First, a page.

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ROS - the open source Robotic Operating System

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OSS
Sci/Tech

Brian Gerkey wanted a common robotic control language. Taking inspiration from the LAMP (Linux Apache MySQL Python) open source tools in the 1990s Brian worked to develop ROS, the Robot Operating System. ROS is an open source kit of tools, libraries and programming conventions for programming robots.

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3D Printing's Next Revolution: Linux

Filed under
Linux
Hardware
Sci/Tech

3D printers may be trendy, but they are hardly new. One of the earliest of all is the RepRap project, which began back in 2005. As its name implies - it's short for "replicating rapid" prototyper - RepRap is designed to be able to produce copies of itself, or at least most of its parts. Not only that, it is completely open source, both in terms of its hardware (which uses Arduino kit) and software.

Because of its open nature it has gone on to form the basis of many other 3D-printing systems, including those from MakerBot.

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Linux Help for Neuroscientists

Filed under
Linux
Sci/Tech

In past articles, I have looked at distributions that were built with some scientific discipline in mind. In this article, I take a look at yet another one. In this case, I cover what is provided by NeuroDebian.

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Feral Interactive Ports Life Is Strange to Linux and Mac, Episode 1 Is Now Free

Feral Interactive has recently announced that they have managed to successfully port the popular, award-winning Life Is Strange game to GNU/Linux and Mac OS X operating systems. Read more

Introduction to Modularity

Modularity is an exciting, new initiative aimed at resolving the issue of diverging (and occasionally conflicting) lifecycles of different “components” within Fedora. A great example of a diverging and conflicting lifecycle is the Ruby on Rails (RoR) lifecycle, whereby Fedora stipulates that itself can only have one version of RoR at any point in time – but that doesn’t mean Fedora’s version of RoR won’t conflict with another version of RoR used in an application. Therefore, we want to avoid having “components”, like RoR, conflict with other existing components within Fedora. Read more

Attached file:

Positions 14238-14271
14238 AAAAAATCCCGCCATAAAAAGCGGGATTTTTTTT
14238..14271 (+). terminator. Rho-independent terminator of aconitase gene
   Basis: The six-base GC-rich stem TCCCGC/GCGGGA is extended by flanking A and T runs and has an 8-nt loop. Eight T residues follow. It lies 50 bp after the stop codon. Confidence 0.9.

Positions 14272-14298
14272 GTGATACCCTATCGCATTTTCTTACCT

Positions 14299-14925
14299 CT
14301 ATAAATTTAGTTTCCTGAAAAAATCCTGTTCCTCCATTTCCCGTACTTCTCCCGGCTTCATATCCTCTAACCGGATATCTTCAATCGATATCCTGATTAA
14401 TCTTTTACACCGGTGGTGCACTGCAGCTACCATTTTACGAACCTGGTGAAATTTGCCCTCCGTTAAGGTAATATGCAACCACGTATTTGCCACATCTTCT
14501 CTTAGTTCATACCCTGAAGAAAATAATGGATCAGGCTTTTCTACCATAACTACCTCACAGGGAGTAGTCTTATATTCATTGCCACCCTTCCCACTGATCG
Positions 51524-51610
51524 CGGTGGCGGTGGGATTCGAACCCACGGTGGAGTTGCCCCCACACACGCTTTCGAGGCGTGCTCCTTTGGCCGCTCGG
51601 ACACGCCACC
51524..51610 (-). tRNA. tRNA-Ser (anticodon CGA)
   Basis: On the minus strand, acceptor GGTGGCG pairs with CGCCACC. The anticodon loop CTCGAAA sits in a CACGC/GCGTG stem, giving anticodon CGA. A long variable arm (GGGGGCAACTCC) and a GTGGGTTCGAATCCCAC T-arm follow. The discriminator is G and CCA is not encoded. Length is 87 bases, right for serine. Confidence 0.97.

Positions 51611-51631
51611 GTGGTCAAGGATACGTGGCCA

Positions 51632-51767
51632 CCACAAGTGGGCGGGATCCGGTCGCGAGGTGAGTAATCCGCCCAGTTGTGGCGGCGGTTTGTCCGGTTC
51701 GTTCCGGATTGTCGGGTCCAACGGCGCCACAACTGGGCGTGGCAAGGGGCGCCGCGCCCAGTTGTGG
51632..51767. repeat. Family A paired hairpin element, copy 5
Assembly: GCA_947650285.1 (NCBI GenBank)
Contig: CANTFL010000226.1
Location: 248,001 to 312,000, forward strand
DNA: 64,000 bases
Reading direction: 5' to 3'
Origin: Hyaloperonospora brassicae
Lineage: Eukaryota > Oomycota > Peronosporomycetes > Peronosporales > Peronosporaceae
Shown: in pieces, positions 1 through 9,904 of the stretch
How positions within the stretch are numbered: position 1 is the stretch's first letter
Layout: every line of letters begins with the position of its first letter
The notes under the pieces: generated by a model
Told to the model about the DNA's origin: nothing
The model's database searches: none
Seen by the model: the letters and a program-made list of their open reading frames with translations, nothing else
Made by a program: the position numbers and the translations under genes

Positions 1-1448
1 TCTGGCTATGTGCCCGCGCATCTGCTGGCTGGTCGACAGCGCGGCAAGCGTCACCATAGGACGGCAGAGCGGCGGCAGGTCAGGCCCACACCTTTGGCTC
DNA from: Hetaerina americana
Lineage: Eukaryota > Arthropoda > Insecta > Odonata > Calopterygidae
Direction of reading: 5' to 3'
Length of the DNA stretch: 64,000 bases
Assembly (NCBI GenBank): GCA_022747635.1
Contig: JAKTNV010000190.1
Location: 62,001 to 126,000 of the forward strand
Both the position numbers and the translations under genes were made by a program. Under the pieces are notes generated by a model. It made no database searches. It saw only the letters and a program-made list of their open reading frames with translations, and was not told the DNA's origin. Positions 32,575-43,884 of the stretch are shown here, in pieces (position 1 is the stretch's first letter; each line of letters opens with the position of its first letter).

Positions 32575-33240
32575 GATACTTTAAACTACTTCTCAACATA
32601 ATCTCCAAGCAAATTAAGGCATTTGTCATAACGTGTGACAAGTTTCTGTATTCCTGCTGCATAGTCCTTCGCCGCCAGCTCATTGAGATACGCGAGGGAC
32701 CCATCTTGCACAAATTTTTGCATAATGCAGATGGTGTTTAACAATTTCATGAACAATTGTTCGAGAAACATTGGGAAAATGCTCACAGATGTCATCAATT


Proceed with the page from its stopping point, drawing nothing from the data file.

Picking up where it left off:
Our First Look at Linux Mint 18 Cinnamon

Now that I’ve had about a week to play around in Mint 18, I find a lot to like and have no major complaints. While Cinnamon probably isn’t destined to become my desktop of choice, I don’t dislike it and find it, hands down, the best of the GNOME based desktops I’ve tried so far. Anybody looking for a powerful, all purpose distro that’s designed to work smoothly and which can be mastered with ease would be hard pressed to find anything better. Read more

The subtle art of the Desktop

The history of the Gnome and KDE desktops go a long way back and their competition, for the lack of a better term, is almost as famous in some circles as the religious divide between Emacs and Vi. But is that competition stil relevant in 2016? Are there notable differences between Gnome and KDE that would position each other on a specific segment of users? Having both desktops running on my systems (workstation + laptop) but using really only one of them at all times, I wanted to find out by myself. My workstation and laptop both run ArchLinux, which means I tend to run the latest stable versions of pretty much any desktop software. I will thus be considering the latest stable versions from Gnome and KDE in this post. Historically, the two environments stem from different technical platforms: Gnome relies on the GTK framework while KDE, or more exactly the Plasma desktop environment, relies on Qt. For a long time, that is until well into the development of the Gnome 3.x platform, the major difference was not just technical, it was one of style and experience. KDE used to offer a desktop experience that was built along the lines of Windows, with a start center on the bottom left, a customizable side bar, and desktop widgets. Gnome had its two bars on the top and bottom of the screen, and was seemingly used as the basis for the first design of Mac OS X, with the top bar offering features that were later found in the Apple operating system. Read more